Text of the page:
Sensational Swans

If you are out and about and see large, white birds on the water, chances are you will know their name. The Mute Swan is one bird which is familiar to all of us, writes Elizabeth McArdle.

These stately, serene creatures were originally wild but now frequent human neighbourhoods such as urban lakes, farm ponds, sheltered bays and wetlands. Their primary food source is submerged vegetation with a small quantity of frogs, water insects and fish.

Humans love to feed swans with delectable items such as grain, corn, grapes, salad leaves and defrosted peas. Bread, chips, cakes, cookies, dairy products, and junk food should never be fed to swans as their digestive systems cannot cope with these food items.

Their nests can be elaborate affairs, built above the water level from waterside vegetation, which is reused from year to year. Reusing materials is always good for the planet and we humans could learn a lot from the example of these ‘eco-friendly’ birds.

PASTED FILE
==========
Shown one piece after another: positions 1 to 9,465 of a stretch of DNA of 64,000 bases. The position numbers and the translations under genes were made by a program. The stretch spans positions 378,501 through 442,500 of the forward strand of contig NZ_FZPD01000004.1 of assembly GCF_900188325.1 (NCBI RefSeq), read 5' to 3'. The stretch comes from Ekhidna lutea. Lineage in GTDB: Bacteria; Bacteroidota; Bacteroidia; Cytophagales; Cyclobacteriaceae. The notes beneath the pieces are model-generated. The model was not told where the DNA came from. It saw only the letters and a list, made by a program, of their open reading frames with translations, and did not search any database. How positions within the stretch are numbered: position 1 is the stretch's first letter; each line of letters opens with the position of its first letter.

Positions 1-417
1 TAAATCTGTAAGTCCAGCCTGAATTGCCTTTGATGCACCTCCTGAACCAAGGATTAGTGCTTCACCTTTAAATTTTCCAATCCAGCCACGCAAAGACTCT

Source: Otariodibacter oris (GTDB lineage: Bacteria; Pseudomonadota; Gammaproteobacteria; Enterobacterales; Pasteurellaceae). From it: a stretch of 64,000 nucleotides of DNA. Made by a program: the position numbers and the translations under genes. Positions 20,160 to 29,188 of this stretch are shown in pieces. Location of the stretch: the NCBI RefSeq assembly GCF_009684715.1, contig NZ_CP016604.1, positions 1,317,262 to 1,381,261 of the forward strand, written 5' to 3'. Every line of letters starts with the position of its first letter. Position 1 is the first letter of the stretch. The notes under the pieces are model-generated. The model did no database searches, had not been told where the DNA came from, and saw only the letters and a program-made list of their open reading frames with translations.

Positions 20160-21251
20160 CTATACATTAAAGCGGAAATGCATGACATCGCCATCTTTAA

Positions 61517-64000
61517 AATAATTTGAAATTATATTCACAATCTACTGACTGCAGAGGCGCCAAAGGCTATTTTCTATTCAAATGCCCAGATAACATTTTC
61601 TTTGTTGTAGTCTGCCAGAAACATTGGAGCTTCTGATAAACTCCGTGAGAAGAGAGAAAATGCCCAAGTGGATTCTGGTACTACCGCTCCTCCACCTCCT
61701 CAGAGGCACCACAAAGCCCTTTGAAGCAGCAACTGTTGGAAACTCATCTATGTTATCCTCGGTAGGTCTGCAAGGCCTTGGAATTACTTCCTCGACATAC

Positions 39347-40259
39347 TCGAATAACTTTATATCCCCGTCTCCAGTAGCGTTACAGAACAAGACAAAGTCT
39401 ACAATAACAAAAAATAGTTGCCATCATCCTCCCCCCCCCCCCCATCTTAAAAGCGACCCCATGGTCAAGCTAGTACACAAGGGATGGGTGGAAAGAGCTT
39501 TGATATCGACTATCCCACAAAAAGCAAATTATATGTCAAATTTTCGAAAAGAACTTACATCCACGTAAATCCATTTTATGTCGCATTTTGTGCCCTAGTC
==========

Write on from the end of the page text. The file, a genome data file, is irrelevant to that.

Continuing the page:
Nest building is done by both parents, the male bringing the nest material to the female, and it is she who does the structural work. They remain together for life and their brownish, grey chicks, known as cygnets, are defended with tooth and claw.

If you hear a hoarse whistling sound or loud snorting noises near a swan’s nest, the likelihood is they are protecting their precious young, so don’t venture near.

When the family wish to move across the water, the tiny cygnets snuggle into the soft feathers on the backs of their parents and travel in style. After twelve months, their feathers gradually turn snow white.

Getting to know the names of God’s creatures is always worthwhile. It connects us to nature and to God, the creator of all. The sensational swan is a good one to start with as you already know its name. In no time, many more names will be added to your lengthening list of knowledge.

First published in the January/February 2022 issue of the Far East magazine. Subscribe here: https://columbans.ie/product/far-east-magazine-yearly-subscription

Previous articleFr Martin Koroiciri is on mission in Chile
Next articleThe Plastic That Kills